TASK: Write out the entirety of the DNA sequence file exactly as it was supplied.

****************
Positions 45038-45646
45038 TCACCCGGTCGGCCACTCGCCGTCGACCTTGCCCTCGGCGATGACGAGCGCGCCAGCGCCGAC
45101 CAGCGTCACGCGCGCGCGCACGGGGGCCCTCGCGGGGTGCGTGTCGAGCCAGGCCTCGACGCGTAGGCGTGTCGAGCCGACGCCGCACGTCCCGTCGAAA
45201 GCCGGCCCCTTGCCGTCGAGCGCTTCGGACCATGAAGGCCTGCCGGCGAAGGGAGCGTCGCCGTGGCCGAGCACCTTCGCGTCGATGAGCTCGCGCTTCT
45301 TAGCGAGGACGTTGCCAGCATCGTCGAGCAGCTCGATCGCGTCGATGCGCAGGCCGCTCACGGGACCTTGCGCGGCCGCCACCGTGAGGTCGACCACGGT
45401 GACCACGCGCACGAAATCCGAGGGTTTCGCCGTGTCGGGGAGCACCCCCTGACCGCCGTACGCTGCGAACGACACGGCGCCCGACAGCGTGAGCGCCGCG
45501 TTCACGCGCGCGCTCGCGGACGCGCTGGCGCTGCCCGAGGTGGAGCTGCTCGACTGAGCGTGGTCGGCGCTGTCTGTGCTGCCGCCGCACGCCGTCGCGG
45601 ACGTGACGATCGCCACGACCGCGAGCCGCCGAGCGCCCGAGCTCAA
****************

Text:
Positions 45038-45646
45038 TCACCCGGTCGGCCACTCGCCGTCGACCTTGCCCTCGGCGATGACGAGCGCGCCAGCGCCGAC
45101 CAGCGTCACGCGCGCGCGCACGGGGGCCCTCGCGGGGTGCGTGTCGAGCCAGGCCTCGACGCGTAGGCGTGTCGAGCCGACGCCGCACGTCCCGTCGAAA
45201 GCCGGCCCCTTGCCGTCGAGCGCTTCGGACCATGAAGGCCTGCCGGCGAAGGGAGCGTCGCCGTGGCCGAGCACCTTCGCGTCGATGAGCTCGCGCTTCT
45301 TAGCGAGGACGTTGCCAGCATCGTCGAGCAGCTCGATCGCGTCGATGCGCAGGCCGCTCACGGGACCTTGCGCGGCCGCCACCGTGAGGTCGACCACGGT
45401 GACCACGCGCACGAAATCCGAGGGTTTCGCCGTGTCGGGGAGCACCCCCTGACCGCCGTACGCTGCGAACGACACGGCGCCCGACAGCGTGAGCGCCGCG
45501 TTCACGCGCGCGCTCGCGGACGCGCTGGCGCTGCCCGAGGTGGAGCTGCTCGACTGAGCGTGGTCGGCGCTGTCTGTGCTGCCGCCGCACGCCGTCGCGG
45601 ACGTGACGATCGCCACGACCGCGAGCCGCCGAGCGCCCGAGCTCAA